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Marketing for marketers: Heal thyself

My forehead should be bleeding. I’ve pounded it against my desk about thirty times in the last 24 hours.

If I can help other people and companies market themselves, why can’t I ever do it for myself?

This isn’t the first time I’ve asked myself this question. But it’s the first time that I can look back over a year and see some things that have worked. If you want to improve your self-marketing, you have to understand the three big challenges you’ll face:


Problem: I’m so busy working with clients, working on tools, etc. that I never have time to work on marketing for my own company. But Ian, you say, work ON your business, not IN your business. Delegate.

Reality: Every morning, I get up ready to work ON Portent, delegate to abstraction and really focus on the business. Then, reality whacks me upside the head with a splintery telephone pole, while my desire to make sure every client is ecstatic with us holds my head firmly in place to make it easier for reality to do the whacking.

Solution: Set a goal to work from home one day per week. On that day, set up an e-mail auto-responder saying I’ll check e-mail at 9 AM, 12 PM, 3 PM and 5 PM. In between, work only on Portent stuff.

Solution 2: Delegate the marketing! Duh. I have a great team. When I got the hell out of the way, they rebuilt the Portent site into something truly extraordinary. Do more of that.


Problem: I have problems finding fault in my own children. They’re smart, attractive, funny and basically perfect. But I knew I was biased when I tried to defend their athletic ability. My son throws a ball like, well, me. My daughter trips while walking on level ground. They have their skills—aikido, gymnastics—but they only look athletic when compared to myself. I apparently have the same problem with my company.

Reality: I think Portent can out-market, out-present and out-sell everyone from huge international agencies to award-winning individuals. The reality is that we can’t, and we shouldn’t. We should market the hell out of Portent, instead.

Solution: Work with another marketer. Someone who’s not quite so biased. Get their feedback on the niches I’m pursuing, and use that to steer us in better directions.


Problem: I’m only one guy. I have ten fingers. I have thirty great people who are 100% busy working for clients. So exactly who is going to execute all this great stuff I come up with?

Reality: You just read it.

Solution: Hire someone to manage Portent’s marketing. Their job—allocate resources within Portent. They’ll be an account manager on the Portent account. That way, these things become internal priorities.

I cheated

OK, I cheated a little. I’ve already put many of the solutions I listed above into action. And they’re working. In the last ten months, we have:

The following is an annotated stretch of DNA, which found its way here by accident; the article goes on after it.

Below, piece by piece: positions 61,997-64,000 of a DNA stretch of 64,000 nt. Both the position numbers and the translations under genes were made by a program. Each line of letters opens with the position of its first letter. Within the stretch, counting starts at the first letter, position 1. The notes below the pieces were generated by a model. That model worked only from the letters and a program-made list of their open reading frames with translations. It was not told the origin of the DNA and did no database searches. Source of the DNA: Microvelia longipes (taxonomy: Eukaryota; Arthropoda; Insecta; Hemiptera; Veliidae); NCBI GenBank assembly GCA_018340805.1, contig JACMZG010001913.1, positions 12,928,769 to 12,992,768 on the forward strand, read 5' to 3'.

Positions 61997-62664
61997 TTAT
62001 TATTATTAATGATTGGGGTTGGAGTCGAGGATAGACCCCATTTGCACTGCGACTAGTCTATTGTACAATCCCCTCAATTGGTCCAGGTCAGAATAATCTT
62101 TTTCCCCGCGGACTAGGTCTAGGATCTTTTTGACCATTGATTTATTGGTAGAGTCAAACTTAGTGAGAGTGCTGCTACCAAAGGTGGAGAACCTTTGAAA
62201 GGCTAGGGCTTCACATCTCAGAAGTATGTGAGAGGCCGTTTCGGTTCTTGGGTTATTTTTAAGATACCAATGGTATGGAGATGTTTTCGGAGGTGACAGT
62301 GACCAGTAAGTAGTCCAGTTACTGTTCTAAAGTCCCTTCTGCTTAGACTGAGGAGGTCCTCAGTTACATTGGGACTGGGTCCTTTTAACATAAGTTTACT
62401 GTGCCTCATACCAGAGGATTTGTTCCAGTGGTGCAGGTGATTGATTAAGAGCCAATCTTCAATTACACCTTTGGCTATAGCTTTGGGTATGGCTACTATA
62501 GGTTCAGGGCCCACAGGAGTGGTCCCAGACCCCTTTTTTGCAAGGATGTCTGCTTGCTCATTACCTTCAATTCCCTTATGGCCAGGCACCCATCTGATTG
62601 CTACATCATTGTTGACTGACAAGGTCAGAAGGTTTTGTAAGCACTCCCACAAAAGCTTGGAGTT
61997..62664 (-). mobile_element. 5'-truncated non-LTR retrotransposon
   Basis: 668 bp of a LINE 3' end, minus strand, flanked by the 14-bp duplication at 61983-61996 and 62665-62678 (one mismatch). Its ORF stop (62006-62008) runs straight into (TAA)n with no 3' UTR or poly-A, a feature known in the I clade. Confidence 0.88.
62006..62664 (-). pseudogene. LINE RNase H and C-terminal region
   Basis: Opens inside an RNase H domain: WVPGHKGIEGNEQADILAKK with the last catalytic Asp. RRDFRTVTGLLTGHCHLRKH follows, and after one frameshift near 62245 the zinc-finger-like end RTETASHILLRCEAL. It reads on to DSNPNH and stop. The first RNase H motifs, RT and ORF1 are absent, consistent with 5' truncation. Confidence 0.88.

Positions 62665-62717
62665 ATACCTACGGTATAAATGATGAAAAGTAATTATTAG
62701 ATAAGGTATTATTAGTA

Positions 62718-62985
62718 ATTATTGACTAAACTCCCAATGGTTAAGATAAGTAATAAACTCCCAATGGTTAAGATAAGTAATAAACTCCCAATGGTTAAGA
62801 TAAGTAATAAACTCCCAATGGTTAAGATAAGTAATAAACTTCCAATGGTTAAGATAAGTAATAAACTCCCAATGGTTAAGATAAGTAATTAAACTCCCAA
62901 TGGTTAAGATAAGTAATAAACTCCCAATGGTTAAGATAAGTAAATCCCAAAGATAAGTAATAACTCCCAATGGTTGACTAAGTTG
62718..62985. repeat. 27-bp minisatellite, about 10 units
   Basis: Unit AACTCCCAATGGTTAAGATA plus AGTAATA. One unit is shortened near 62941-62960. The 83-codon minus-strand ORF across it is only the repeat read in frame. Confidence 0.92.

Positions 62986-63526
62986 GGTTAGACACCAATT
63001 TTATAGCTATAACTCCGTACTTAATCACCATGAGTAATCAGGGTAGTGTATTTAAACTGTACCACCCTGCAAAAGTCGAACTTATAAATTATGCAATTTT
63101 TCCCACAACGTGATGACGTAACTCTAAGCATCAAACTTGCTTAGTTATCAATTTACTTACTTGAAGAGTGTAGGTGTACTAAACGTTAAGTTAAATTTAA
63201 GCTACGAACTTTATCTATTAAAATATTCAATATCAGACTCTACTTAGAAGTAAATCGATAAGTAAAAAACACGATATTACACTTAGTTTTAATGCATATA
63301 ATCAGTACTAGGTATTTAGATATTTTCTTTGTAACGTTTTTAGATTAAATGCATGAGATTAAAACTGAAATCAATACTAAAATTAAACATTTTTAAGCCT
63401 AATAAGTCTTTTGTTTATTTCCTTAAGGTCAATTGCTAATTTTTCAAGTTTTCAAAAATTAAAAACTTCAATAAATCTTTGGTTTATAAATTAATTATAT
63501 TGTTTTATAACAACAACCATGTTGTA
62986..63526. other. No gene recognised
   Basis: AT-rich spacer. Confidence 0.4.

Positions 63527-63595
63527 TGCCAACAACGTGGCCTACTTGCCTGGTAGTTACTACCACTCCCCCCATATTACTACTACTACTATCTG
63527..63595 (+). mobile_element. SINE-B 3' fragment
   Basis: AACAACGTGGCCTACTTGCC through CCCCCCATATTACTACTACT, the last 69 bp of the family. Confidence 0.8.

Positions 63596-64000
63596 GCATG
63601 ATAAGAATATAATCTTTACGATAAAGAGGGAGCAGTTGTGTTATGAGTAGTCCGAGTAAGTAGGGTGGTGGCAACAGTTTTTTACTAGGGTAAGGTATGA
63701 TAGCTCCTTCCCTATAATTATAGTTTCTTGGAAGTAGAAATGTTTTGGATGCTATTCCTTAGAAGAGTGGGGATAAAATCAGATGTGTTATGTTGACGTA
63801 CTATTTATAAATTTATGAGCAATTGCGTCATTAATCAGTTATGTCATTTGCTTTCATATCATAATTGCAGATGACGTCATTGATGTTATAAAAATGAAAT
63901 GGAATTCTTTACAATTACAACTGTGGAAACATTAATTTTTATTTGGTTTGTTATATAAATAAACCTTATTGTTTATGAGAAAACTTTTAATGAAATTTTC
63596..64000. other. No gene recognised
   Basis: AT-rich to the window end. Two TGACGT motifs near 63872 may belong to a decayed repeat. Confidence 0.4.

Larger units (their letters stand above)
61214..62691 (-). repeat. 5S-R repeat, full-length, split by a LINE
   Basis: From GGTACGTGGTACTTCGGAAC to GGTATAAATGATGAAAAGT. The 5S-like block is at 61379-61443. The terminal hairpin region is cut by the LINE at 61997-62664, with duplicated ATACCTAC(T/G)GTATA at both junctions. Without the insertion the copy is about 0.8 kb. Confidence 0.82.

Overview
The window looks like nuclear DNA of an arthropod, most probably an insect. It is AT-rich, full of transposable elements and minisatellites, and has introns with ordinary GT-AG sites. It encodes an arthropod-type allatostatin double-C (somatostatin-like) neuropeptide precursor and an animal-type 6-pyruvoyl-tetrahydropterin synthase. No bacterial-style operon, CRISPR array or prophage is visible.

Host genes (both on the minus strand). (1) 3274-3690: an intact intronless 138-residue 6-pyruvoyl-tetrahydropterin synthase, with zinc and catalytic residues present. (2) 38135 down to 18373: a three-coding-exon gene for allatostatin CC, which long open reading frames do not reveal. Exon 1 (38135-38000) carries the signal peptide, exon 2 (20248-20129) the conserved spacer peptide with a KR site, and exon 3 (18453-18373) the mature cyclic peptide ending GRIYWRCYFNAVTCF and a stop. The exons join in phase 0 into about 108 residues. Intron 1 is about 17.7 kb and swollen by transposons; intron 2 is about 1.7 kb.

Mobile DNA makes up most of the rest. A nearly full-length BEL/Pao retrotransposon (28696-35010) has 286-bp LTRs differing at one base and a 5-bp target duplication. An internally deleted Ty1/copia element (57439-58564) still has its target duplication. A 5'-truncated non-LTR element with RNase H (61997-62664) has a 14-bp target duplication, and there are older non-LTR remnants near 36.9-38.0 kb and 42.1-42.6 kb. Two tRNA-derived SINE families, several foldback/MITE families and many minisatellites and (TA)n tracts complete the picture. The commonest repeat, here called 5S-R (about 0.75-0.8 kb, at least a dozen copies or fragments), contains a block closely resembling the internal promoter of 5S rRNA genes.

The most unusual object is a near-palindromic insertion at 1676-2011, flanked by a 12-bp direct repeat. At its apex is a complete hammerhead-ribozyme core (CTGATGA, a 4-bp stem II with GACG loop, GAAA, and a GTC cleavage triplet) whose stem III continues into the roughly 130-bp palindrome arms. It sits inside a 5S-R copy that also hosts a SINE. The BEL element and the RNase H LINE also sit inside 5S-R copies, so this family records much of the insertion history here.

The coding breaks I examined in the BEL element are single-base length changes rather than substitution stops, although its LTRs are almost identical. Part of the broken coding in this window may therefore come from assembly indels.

• Launched a completely new site;
  • Implemented inbound marketing and content marketing, like our e-mail series;
  • Freed me up to blog more often;
  • Freed me up to do more research;
  • Freed me up to spend more time on sales.

The results are measurable: 20% growth. A far better, higher-quality lead flow. Fewer instances of Ian Freak Outs.

Other stuff


CEO & Founder

Ian Lurie is CEO and founder of Portent and the EVP of Marketing Services at Clearlink. He's been a digital marketer since the days of AOL and Compuserve (25 years, if you're counting). He's recorded training for Lynda.com, writes regularly for the Portent Blog and has been published on AllThingsD, Smashing Magazine, and TechCrunch. Ian speaks at conferences around the world, including SearchLove, MozCon, Seattle Interactive Conference and ad:Tech. He has published several books about business and marketing: One Trick Ponies Get Shot, available on Kindle, The Web Marketing All-In-One Desk Reference for Dummies, and Conversation Marketing. Follow him on Twitter at portentint, and on LinkedIn at LinkedIn.com/in/ianlurie.

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  1. It’s amazing what one or two new strategic hires can do for your time.
    And I’m glad you can blog more, I definitely enjoy your writing

  2. Ian, I really like and appreciate your honesty and realism. Many people would rather die than tell the truth or be honest with themselves, and I think that’s a real admirable trait and draws me to your blog. I’m the same way, and I think overall, these types of people will do best in business (and life) in general.
    Keep tellin it like it is!
    P.S. I like the new blog design 🙂

  3. Hello Ian. I have asked that first question to myself a thousand times over… And like you, I have also started to set some action plans in motion. But I’ll tell ya’, you need a wake up call and personal assessment first before you get it right.

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